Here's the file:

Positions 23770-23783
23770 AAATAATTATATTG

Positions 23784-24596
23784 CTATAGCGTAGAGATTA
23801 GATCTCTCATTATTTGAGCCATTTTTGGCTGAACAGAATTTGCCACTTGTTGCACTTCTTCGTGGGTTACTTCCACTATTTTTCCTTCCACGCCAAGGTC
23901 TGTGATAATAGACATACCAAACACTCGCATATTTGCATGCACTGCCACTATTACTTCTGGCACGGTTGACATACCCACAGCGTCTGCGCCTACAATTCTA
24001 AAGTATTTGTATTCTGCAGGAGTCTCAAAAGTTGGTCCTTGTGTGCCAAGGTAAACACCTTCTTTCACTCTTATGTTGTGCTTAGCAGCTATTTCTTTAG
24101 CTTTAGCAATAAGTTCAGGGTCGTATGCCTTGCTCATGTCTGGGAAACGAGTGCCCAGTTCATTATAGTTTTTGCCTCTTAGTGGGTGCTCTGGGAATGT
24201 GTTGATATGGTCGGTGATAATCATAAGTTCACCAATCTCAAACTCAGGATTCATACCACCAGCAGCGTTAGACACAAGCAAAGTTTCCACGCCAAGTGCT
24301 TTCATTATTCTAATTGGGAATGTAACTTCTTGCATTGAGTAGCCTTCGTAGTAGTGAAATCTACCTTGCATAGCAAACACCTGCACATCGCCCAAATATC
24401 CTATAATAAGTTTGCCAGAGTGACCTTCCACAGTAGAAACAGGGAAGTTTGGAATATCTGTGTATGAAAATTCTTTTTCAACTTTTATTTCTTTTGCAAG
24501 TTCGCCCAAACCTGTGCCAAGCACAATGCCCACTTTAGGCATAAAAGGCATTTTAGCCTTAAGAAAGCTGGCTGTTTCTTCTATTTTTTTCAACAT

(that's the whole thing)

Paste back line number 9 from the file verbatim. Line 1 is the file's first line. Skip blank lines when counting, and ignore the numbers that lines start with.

24201 GTTGATATGGTCGGTGATAATCATAAGTTCACCAATCTCAAACTCAGGATTCATACCACCAGCAGCGTTAGACACAAGCAAAGTTTCCACGCCAAGTGCT